Minority Cultures in an Anglo-Australian Society

The word culture seen through a magnifying glass.

People of Asian and Pacific Island descent constituted no more than a few percent of Australia’s total population in the late 1800s. Nevertheless, their presence upset large parts of the Anglo-Australian community. A reason for this was the fact that workers of Asian and Pacific Island descent tended to accept lower wages than Anglo-Australians, which was perceived as a threat to white people’s job security.

Foreign cultures

Another grievance Anglo-Australians had with foreign people had to do with culture. Asians and Pacific Islanders bringing disparate cultures and customs from their home countries, it was said, destabilized a homogeneous and harmonious British culture. Not surprisingly, therefore, clusters of non-Europeans, such as the Chinese in Melbourne’s China Town and the community of Japanese pearl divers in Broome, were singled out as symbols of a divided society. Likewise singled out for not fitting in, though coming from Australia, were Aboriginal Australians, whose traditional ways were seen as archaic.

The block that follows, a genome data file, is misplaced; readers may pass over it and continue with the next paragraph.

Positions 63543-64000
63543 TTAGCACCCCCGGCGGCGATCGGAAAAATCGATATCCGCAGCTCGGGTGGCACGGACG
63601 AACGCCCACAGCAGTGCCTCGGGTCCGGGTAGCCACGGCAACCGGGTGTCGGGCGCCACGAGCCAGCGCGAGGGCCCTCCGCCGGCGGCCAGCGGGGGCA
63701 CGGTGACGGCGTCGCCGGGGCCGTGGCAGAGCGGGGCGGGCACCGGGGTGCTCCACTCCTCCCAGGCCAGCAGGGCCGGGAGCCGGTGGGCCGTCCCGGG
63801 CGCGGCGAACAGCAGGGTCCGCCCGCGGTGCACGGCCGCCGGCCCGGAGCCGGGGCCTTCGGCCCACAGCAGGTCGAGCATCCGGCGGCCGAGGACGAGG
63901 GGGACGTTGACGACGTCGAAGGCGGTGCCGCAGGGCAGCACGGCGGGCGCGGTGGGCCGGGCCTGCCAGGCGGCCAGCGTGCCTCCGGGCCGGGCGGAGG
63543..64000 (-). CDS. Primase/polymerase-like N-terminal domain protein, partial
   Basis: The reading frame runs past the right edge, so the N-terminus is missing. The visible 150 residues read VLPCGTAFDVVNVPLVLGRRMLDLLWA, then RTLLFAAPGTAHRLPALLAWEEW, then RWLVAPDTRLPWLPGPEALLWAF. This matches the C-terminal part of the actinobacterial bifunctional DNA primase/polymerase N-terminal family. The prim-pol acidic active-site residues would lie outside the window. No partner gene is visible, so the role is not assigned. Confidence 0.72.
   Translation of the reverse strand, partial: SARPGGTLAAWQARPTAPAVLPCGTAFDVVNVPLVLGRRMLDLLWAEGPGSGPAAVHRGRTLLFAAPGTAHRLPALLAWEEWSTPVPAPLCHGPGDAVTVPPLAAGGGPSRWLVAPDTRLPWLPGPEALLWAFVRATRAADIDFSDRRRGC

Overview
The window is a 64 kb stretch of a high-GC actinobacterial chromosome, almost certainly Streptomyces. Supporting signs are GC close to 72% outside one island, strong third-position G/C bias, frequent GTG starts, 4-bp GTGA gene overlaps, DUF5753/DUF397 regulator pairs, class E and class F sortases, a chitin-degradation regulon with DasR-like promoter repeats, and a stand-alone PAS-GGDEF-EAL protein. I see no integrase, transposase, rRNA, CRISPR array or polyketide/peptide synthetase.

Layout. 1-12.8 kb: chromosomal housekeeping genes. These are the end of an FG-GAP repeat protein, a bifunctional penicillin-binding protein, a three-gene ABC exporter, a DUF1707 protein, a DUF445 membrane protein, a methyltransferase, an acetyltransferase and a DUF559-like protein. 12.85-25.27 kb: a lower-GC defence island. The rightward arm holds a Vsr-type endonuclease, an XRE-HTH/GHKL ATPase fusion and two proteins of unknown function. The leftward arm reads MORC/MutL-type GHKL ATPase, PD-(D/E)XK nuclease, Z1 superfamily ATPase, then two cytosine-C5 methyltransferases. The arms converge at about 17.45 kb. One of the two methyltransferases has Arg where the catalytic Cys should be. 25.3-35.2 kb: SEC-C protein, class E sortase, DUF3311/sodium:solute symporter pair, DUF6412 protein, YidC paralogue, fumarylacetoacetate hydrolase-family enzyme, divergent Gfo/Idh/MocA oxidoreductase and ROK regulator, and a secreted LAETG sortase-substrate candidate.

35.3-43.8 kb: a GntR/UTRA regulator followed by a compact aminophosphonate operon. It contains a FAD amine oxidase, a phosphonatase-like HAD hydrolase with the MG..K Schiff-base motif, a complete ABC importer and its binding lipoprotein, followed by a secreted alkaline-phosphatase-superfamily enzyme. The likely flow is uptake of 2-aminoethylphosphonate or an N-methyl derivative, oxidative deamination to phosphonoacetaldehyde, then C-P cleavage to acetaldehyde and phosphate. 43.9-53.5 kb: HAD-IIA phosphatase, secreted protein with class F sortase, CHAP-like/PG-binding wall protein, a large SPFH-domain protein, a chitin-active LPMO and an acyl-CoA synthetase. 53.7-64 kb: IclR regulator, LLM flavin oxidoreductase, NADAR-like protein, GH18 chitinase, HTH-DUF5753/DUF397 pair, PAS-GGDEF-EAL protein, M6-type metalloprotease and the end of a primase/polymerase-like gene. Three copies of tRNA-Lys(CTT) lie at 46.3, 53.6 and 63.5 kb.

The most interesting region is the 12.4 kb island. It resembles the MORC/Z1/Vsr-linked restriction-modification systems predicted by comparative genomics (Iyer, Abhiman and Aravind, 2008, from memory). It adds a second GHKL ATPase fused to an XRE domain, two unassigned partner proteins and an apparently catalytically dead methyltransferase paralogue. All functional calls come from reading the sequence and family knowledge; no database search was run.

Appreciated for their work

Somewhat in contrast to Anglo-Australians’ opposition to cultural and racial diversity at a general level, locally, indigenous Australians, Pacific Islanders and Asians were often appreciated and respected for their hard work and for providing inexpensive services. Still, as explained in the next chapter, Anglo-Australians’ overall apprehension for their country’s non-European population led to a strengthened determination to keep Australia British.